I then got to work on the trunion assembly. The table had been sitting upside down on my bench since I’d taken the machine apart to repaint it, so I got to work. I unbolted the trunions, and pulled the whole works free. I set it aside and went to work on the underside of the table, with simple green and a brass brush. I managed to get most of the gunk out of the table ribs, and then gave the whole works a coat of wax. The under-table paint was in good shape, so I didn’t repaint it like I’d planned, just waxed it and called it good.
There was some damage to the “bottom” extreme of the height adjustment rack. I didn’t notice it originally, becuase it seems to still work fine, but here it is. I gather that given people’s lack of care with tools, the rack was stripped from years of cranking it to the extreme bottom. When I reassembled it, I adjusted the height adjustment so that it had more “tooth” into the rack, and it seems to grip the broken gear teeth without issue, and cranks the blade up and down without any odd feeling of binding or wear.
I didn’t really get many photos of this process, as my hands were too mucky to do anything with the camera. I set the table aside, and disassembled all I could on the blade assembly. I removed the adjustment parts, cleaned out the tilt adjustment screw (chucked it into my drill press and ran a chunk of cardboard up the threads after a spritz of engine degreaser) and waxed it, then put it aside. I cleaned and waxed the journal for the height adjustment, the height adjustment rack, and the machined surfaces it rides upon. This was all after a run over with the brass brush and engine degreaser. I scrubbed out the trunions gently, and waxed the wear surfaces, then put the whole works back together, now degunked. I flipped the saw cabinet, bolted it to the table, upside down, and then turned the works over to sit where it should.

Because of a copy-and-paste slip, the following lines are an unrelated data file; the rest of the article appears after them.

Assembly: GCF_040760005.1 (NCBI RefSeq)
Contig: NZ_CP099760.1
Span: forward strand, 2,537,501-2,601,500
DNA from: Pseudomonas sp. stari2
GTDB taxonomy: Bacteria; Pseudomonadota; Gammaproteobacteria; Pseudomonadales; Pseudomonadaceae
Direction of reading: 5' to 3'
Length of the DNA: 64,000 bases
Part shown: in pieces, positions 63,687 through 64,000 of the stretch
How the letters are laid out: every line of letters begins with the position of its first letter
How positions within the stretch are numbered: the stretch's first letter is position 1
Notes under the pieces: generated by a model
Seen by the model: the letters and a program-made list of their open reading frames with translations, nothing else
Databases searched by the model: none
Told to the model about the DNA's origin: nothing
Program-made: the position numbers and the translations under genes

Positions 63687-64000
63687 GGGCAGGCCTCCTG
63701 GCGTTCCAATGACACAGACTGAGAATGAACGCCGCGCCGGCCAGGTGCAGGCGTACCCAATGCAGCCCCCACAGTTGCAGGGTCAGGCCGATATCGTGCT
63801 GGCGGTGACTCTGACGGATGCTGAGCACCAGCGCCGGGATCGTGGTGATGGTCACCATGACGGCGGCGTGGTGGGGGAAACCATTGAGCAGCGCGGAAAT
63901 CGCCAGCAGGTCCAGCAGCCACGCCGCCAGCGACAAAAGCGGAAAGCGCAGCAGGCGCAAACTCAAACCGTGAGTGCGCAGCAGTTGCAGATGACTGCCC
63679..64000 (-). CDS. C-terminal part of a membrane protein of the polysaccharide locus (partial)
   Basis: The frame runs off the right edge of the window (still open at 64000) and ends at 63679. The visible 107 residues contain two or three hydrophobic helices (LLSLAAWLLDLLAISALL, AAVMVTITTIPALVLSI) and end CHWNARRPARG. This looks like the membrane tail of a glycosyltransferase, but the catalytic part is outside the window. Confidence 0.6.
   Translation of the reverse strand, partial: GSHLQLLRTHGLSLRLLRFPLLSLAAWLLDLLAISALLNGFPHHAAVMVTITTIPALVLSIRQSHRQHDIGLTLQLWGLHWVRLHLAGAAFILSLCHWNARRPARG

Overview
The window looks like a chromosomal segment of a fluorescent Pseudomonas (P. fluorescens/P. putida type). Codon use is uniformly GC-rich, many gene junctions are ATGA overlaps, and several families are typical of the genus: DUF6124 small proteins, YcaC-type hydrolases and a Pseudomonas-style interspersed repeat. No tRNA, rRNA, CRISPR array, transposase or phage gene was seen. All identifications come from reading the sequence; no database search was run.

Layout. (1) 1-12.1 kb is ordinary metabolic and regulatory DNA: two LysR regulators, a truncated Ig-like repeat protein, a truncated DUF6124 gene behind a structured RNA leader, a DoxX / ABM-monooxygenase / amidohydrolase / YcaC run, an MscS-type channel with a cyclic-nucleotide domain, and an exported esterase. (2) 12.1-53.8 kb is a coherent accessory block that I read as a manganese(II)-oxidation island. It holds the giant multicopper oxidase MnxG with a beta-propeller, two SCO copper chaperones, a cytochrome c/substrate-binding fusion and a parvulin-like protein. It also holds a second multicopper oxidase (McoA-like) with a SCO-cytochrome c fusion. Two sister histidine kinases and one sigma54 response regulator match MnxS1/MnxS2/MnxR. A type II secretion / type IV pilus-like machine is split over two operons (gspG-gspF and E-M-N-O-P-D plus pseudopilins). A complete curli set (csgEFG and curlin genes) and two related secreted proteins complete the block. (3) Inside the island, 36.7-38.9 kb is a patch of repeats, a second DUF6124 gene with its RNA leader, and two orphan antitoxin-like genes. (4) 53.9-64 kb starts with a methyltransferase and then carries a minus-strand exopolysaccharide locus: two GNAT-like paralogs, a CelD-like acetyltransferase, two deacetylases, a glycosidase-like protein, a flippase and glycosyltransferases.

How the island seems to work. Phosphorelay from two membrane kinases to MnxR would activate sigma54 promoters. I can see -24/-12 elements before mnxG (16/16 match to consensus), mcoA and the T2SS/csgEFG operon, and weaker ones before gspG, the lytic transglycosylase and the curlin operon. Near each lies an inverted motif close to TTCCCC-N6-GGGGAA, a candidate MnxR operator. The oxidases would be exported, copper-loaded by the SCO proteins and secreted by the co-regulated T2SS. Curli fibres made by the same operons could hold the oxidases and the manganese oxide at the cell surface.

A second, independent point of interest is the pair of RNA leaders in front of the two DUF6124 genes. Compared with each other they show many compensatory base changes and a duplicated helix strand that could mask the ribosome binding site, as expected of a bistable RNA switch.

Now it was time for the wheels and knobs.
I started with the tilt lock handle. I wire wheeled the chrome, but found it was too far gone, pitted, and awful to salvage. I sanded the lever down to the bare aluminium with 60 grit, and then worked up through the grits to 500, then buffed it with jewelers rouge. It came out looking stellar, but was an enormous amount of work, and required more oomph than I have. For the handwheels, I wire wheeled them, and then took a nylon paint remover pad on my angle grinder to get the paint off of the outside rim, and part of the inside, and then a rotary tool with a miniature drum sander to get the rest. The results on the handwheels were less than stellar, with some of the copper electroplating still sticking behind. I declared a “hell with this” halfway through the process, realized that most people wouldn’t notice looking at it, and that it’s a shop tool, to be used as a shop tool, and that the wheels were shiny enough. I then went through the grits as before, and buffed them. The results weren’t as pretty as before, but certainly serviceable, given the difficulty I had in getting the plating off of the aluminium. a coat of wax (noticing a theme here?) and back into the saw they went.
I then cleaned off the aluminium angle scale, nameplate, and model information plate from the back, very carefully, with simple green. I waxed them, and then reattached them. The front nameplate, I used the original blind screws, after buffing them thoroughly. The back plate, I thought I’d lost one of the blind screws for it (I later found it) and so I pop riveted it on. I think it looks better with pop rivets, but that’s just me. I gave the screws for the angle scale a coat of semigloss black and screwed them in.